LAYER 2: DATA LINK LAYER
The Data-link layer begins with a NIC, or Network Interface Card. This is the card within your computer, phone or tablet that allows either wired or wireless connectivity to a network. Every NIC communicating on a network is given it's own 48-bit uniquely identifiable number called a Media Access Control address or MAC Address or otherwise known as a Physical Address. A MAC address is always in a 12 character hexadecimal format, such as These addresses are burned into the NIC by its manufacturer. A MAC address consists of two parts. The first six hexadecimal digits refer to the Block ID, and the last 6 hexadecimal digits refer to the Device ID. For example: 00-14-22-01-23-45. This MAC address has a Block ID of 00-14-22 which refers to a block of addresses owned by Dell Inc, and a device id of 01-23-45 which would normally refer to the device model and manufacturer date, but is made up in this example. The data link layer contains Logical Link Control or LLC which talks to the operating system through device drivers, handles multiple protocols and provides flow control. The Data Link Layer deals with complete Ethernet frames and their source and destination MAC addresses for moving data between clients or hosts. Switches, modems, and bridges are all examples of Layer 2 devices because they all deal with the Physical or MAC address.
LAYER 1: PHYSICAL LAYER
The Physical layer lives in the real world and refers to the actual wiring and cabling that data travels through, such as UTP/STP Ethernet cables (Unshielded/Shielded Twisted Pair), fiber optic cables, coaxial cables, telephone lines and wireless radio transmissions (Wi-Fi). Hubs and data repeaters are also considered Layer 1 devices because they don't have any built in smarts and they don't know what the traffic they deal with contains. They simply broadcast all that traffic to every device connected to it regardless if the traffic is destined for a particular host or not. Many common problems in Networking can be fixed by troubleshooting at Layer 1 first.
Now what about the TCP/IP model?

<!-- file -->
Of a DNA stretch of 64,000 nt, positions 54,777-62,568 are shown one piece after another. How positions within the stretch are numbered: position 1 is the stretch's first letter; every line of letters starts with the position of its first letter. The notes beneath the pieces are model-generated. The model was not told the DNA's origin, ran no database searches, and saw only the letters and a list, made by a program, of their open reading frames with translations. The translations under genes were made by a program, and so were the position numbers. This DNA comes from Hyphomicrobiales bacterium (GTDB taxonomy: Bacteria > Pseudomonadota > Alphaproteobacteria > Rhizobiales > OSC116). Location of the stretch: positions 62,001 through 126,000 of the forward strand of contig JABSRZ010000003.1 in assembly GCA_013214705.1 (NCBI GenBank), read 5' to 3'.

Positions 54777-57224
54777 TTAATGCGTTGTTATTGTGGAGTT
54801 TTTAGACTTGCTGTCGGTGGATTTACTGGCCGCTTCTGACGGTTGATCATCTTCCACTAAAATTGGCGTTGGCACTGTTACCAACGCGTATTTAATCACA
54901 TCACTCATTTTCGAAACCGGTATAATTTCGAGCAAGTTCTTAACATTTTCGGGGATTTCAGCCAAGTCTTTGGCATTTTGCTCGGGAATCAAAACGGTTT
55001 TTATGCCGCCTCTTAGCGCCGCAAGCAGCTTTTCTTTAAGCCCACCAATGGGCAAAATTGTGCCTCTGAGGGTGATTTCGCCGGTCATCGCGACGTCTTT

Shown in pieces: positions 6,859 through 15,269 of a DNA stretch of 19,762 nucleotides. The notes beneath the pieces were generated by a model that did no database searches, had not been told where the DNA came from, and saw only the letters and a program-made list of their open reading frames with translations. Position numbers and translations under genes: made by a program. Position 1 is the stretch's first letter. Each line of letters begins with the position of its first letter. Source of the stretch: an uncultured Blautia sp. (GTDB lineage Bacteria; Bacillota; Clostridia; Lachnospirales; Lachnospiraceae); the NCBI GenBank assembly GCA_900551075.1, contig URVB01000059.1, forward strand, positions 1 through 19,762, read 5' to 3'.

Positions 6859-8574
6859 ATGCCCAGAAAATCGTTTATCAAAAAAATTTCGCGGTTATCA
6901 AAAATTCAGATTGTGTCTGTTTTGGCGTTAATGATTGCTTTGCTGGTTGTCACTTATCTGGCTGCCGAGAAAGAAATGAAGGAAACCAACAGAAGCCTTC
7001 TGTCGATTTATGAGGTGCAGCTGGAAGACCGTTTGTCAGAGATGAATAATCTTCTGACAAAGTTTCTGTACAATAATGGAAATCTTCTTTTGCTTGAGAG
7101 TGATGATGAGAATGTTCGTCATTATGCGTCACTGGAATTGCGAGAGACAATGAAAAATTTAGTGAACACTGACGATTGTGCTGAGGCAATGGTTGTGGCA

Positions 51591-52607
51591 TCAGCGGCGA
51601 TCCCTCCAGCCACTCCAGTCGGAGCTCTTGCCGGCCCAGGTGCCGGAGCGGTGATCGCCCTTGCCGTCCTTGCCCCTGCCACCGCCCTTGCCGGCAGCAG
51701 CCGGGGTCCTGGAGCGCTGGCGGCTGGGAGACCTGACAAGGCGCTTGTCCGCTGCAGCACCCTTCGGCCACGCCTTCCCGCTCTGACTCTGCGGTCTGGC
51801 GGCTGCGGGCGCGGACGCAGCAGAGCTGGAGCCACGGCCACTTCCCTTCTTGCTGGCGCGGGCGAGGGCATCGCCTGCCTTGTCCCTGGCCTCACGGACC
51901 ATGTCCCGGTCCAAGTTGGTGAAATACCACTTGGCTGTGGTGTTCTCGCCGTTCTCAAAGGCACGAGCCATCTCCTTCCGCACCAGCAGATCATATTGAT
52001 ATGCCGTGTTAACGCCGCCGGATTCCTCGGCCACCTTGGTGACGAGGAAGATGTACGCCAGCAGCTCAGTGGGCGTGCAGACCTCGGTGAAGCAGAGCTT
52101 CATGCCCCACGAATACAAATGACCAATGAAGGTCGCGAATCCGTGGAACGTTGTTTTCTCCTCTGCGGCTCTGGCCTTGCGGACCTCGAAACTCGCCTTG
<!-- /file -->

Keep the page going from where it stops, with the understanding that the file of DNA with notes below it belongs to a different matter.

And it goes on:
The TCP/IP model describes more modern networking than the older OSI model. Here it is at a glance:
The TCP/IP model combines all the OSI model layers into a 4 layer approach to networking. The following diagram shows nicely which layers on the TCP/IP model match up to the OSI model.
Using the knowledge given from the OSI model and this new diagram, we can now explore a newer, more modern model that better describes the majority of networking use cases used in today's world. Let’s take a look!
Layer 4: APPLICATION LAYER
The Application layer combines the Application, Presentation and Session Layers from the OSI Model. Every application needs to be able to initiate, control and disconnect from a remote system. The TCP protocol uses a port number system with ports ranging from 1 – 65,535. 0 is a reserved port and is not used. Well known ports range from 1-1023. Applications do not require specific presentation as in the OSI Model because TCP/IP has strict and standard formats for protocols. Data from the application layer can also go into UDP datagrams.
LAYER 3: TRANSPORT LAYER
The Transport layer is the frame ‘assembly/disassembly’ layer as in the OSI model. This layer is responsible for getting TCP segments and UDP datagrams where they need to go over either a TCP or UDP connection. TCP segments contain addressing, port numbers, sequence numbers, a checksum, flags, acknowledgment and data. They also check whether if the receiving machine is listening before being sent. UDP datagrams contain a destination port, source port, length, a checksum and the data. They do not check to see if the other machine is ready to receive the data before transmission.
LAYER 2: INTERNET LAYER
The Internet layer Corresponds to the Network Layer on the OSI Model. We move into this layer once the Ethernet frame information from layer one is stripped from an IP packet. Data within the Ethernet frame is then encapsulated into IP frames. The Internet layer routers IP packets to their destinations. Routers and smart switches reside within the Internet layer.
LAYER 1: NETWORK INTERFACE / LINK LAYER
The Network Interface layer corresponds to the Physical Layer and the Data Link Layer on the OSI Model. Cables, hubs and NIC cards sit in this layer. MAC addresses also known as Physical Addresses sit in this layer, as well as anything that deals with complete ethernet frames.
Networking models help technicians and professionals discuss, identify and troubleshoot problems within large complex computer networks. Models are essential to the life of a network professional and anyone interested in learning how complex computer networks are built and maintained.